6 Strategies to Effectively Sell on Stage

Table of Contents

Introduction

As a business person, your ultimate goal at the end of the day is to sell. You want to sell your product, your service, your message. Your potential customers and target audience have to know what you’re selling and why they need it. The fact that you’re reading this article probably means that one of the ways you try to sell whatever it is you’re selling is through public speaking.

Taking stage to speak directly to your customers is an excellent way to market and sell whatever you offer. Many successful entrepreneurs and speakers use stage selling to expand their reach and increase sales of all sorts of things – books, courses, coaching programs, you name it. This post is meant to provide actionable tips, strategies, and advice on how to effectively sell from the stage. Let’s get into it.

1. Understanding the Audience and Setting Expectations

Know Your Audience

In order to sell anything, you need to understand who your target audience is and how your product or service fits into their needs. We cannot understate the importance of knowing your audience’s needs and pain points. This might require some research prior to speaking in order to tailor your presentation. Look at how your competitors market to their audience and draw from that. Try and see how people have responded to different messages and products and use that information to answer questions for your audience.

Set Realistic Expectations

We also must stress how important it is for a speaker and seller to set realistic expectations for your audience. This is particularly important for people selling courses and trainings. Make sure that your audience knows that you are giving them your very best and providing them with all the wisdom you can, whether in an hour-long keynote or a four-day workshop, but that careers don’t change and thrive in that time. By the end of their time with you, your audience members should know what their next step should be – is it worth it to them to pay for your product/service yet or should they take some more time to get to that point of readiness?

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2. Structuring Your Presentation for Maximum Impact

Content Segmentation

When putting together an impactful presentation, it is important to divide your content into focused, manageable sections. Keep your potential buyers engaged with your ideas by giving each section a theme and focusing on that specific theme before transitioning to the next one. Themes could include things like marketing, creative financing, etc.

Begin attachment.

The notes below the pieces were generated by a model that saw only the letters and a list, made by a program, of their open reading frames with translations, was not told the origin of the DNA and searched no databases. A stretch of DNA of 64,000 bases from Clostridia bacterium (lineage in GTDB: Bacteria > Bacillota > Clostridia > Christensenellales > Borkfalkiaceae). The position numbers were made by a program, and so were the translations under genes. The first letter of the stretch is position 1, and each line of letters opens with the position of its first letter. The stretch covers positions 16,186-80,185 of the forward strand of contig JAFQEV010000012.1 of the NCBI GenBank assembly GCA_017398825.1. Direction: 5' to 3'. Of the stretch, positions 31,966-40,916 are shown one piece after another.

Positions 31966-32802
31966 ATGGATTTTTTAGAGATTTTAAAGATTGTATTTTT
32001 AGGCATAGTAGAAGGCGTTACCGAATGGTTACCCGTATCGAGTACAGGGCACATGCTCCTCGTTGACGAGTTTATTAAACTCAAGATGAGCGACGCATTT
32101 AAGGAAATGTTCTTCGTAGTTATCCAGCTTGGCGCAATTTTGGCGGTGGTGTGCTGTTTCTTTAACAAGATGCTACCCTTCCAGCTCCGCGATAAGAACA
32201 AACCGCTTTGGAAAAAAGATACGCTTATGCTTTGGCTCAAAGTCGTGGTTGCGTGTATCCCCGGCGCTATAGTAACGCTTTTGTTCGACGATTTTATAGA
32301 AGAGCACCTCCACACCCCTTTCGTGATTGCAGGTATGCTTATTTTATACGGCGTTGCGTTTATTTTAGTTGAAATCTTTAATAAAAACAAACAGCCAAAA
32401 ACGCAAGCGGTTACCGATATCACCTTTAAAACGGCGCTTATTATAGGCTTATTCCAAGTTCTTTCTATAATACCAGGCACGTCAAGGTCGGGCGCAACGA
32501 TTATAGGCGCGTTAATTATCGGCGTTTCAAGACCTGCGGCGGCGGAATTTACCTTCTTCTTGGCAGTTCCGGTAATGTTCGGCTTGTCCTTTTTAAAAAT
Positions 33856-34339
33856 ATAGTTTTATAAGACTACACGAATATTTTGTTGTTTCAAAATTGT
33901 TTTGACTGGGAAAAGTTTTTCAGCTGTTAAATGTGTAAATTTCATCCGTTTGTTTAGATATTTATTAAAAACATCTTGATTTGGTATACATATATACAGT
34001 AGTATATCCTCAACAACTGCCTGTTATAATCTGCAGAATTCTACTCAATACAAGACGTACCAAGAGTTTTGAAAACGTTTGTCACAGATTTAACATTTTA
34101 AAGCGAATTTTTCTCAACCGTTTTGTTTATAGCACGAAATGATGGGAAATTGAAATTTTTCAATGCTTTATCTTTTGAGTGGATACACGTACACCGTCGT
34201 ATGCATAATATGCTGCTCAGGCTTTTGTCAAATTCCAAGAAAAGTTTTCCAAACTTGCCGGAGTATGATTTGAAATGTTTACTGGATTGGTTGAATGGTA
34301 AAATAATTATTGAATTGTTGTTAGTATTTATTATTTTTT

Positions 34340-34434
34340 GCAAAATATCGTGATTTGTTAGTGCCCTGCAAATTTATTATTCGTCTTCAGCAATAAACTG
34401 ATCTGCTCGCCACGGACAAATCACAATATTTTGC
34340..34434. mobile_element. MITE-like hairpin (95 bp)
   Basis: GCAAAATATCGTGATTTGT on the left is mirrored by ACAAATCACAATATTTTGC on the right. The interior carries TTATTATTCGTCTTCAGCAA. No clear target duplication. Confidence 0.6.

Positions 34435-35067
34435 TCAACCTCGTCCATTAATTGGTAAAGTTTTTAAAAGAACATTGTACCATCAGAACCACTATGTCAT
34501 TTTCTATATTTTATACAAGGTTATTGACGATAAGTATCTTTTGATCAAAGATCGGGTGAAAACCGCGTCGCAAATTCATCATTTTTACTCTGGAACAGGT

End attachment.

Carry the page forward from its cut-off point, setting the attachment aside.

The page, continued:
Engagement Techniques

Using a variety of presentation tools from slides to props to whiteboards is a great way to connect with and engage your audience. Try incorporating small, brief discussion groups to get your audience talking and give them a sense of inclusion in your process.

3. Building Value for Potential Buyers Through Content

Deliver Heavy, Content-Rich Sessions

Your speech’s content should not only draw in the interest of your audience but also create a clear indication of the value that you’re offering them. There’s no risk of over-delivering your value to meet and exceed your audience’s expectations for your services. Ensure that your content is actionable, note-worthy, and designed to bring success.

Creating Open Loops

When you’re speaking at a live event, try to create “open loops” with the room. Let us elaborate: create these open loops by identifying key problems that you hear from your audience, or buyers, and creating the “loops” by then addressing them and teasing solutions throughout your presentation. You create the problem and solve it in real time on stage. Keep your buyers hooked by promising valuable insights and solutions. You’re basically building credibility and trust as you talk, as well as showing your skills in a direct way.

4. Creating Desire: Transitioning Smoothly to Your Sales Pitch

Selling at 90 Degrees

In a conversation with TSL’s Grant Baldwin, entrepreneur and speaker Cole Hatter describes what he calls “selling at 90 degrees.” Hatter’s method is a way of indirect selling. This goes along with the idea of creating open loops, discussed above. By essentially creating problems in his talk, Hatter knows that he has found a way to build trust in his product or services. By uncovering and solving this problems, he establish credibility and expertise. Use your product or service, whatever you’re trying to sell, to solve real world problems during your talk. Any interested audience member will then leave thinking, “He knows what he’s talking about. I should buy his book (or his course, etc.).” Now you’ve sold at 90 degrees.